This whole town festival includes international artists in the main festival marquee and various free events throughout the town. The festival begins Friday evening and runs until Sunday evening.

Moored boats, Stockton, GUC :: colour pencil drawing by kind permission of mojacobs
We do not charge for mooring and mooring is done on a “turn up and moor up” basis – first come, first served. The committee are a small party of volunteers who all work full time, and we do not have the man power to designate and mark out individual moorings.

Please note that filling in this form does not reserve you a mooring at the festival. We ask you to fill it in purely so we have an idea how many boats will be attending the festival, so we can liaise with BW about what to expect. It also helps us secure funding for future years, if we have “proof” that “X” amount of boats come to the festival – don’t worry your details will not be passed on.
Boaters' Booking Form 2010 can be downloaded here — print/save a PDF document if you wish to manually fill in and post/fax it, OR, download a Word DOC if you want to add details by computer then email back as an attachment (important: read the DOC footnotes for fill-in guidance).

Boaters' Goody Bags

These can be collected from the Salinae Field on Saturday, from 10am. If we haven’t already had a boaters booking form from you, you will be asked to fill one in.
One bag per boat! 

Advice on where to moor

Mooring is possible at the following locations subject to space and compliance with BW regulations:
  • Boats arriving on the Trent and Mersey Canal from the South are advised to moor above Kings Lock or on the Middlewich Branch of the Shropshire Union Canal.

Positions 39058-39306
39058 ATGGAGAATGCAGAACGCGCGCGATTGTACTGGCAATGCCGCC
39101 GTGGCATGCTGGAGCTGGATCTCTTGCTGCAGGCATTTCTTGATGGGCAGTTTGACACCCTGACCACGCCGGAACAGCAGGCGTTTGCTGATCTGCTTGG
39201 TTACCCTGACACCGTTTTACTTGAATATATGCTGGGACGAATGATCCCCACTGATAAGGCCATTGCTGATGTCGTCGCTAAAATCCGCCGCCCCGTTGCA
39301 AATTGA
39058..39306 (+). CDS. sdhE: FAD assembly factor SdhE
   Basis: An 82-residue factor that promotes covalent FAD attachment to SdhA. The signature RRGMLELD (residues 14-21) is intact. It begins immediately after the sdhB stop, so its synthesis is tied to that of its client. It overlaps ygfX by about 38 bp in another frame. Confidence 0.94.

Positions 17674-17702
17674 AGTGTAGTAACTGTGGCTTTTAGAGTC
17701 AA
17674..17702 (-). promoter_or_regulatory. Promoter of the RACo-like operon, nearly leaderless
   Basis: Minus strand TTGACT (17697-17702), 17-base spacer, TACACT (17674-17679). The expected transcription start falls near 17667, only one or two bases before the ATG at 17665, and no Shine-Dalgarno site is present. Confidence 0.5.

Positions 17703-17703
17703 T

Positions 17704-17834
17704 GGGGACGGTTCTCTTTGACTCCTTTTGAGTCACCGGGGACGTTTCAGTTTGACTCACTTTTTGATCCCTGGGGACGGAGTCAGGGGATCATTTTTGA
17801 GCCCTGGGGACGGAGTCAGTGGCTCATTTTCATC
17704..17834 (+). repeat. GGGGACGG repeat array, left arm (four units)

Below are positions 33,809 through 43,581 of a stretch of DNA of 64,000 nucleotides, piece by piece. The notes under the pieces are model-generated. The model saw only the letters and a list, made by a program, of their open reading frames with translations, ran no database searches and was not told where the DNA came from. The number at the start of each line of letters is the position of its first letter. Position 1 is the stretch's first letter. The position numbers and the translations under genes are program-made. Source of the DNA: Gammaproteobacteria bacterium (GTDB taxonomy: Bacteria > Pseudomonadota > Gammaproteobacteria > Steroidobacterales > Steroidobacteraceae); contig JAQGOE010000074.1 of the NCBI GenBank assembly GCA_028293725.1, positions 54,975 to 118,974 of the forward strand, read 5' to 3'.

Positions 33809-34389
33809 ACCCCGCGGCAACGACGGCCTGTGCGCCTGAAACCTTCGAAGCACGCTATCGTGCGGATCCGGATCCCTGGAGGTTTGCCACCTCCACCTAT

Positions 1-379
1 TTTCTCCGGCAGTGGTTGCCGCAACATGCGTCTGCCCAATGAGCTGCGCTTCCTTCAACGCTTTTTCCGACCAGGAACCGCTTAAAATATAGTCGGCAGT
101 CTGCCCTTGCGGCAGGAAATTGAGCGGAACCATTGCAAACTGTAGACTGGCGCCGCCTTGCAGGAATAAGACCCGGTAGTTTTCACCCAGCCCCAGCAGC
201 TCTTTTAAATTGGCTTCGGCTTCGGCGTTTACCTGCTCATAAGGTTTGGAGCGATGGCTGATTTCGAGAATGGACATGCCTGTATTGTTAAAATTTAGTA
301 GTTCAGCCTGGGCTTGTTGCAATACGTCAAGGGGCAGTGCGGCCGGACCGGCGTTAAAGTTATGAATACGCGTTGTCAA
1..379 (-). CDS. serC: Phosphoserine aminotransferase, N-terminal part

• Boats arriving via the Shropshire Union Canal are advised to moor above Wardle Lock on The Middlewich Branch of the Shropshire Union or above Kings Lock on the Trent and Mersey Canal.
  • Boats arriving on the Trent and Mersey from the north are advised to moor above Big Lock but not beyond Town Bridge.
Heritage Boats – a space has been reserved above Kings Lock on the Trent & Mersey Canal. This area will be indicated by signage (please respect the “reserved for heritage craft” signs and keep the area clear for them).

Please do not moor too close to the winding holes or to bridges or you may be asked by BW to move.

Boaters wishing to trade at Festival

For those boaters wishing to trade direct from their own boats, rather than a separate pitch with other traders, you may buy frontage space by the foot (i.e. 12") using PayPal. Please note that mooring is still first-come, first-served and if you arrive too late to secure a towpath-side spot and you are unable to trade, you may apply for a full refund. All boat traders MUST have a current BW Trading Licence. Here's the PayPal link: 
Boat Trading Area (frontage per foot of towpath)Make payments with PayPal - it's fast, free and secure!
Cost per foot: £0.80
You will need to bring a print-out of your PayPal purchase confirmation as proof, please.

Wheelock, Trent & Mersey Canal  :: pastels drawing by kind permission of  mojacobs
For further information contact :

Kate Fletcher (e-mail), Middlewich Boat Festival Director:

36 Trawden Avenue, Smithills, Bolton. BL1 6JD

Tel: 01204 844671   Mob: 07855 395290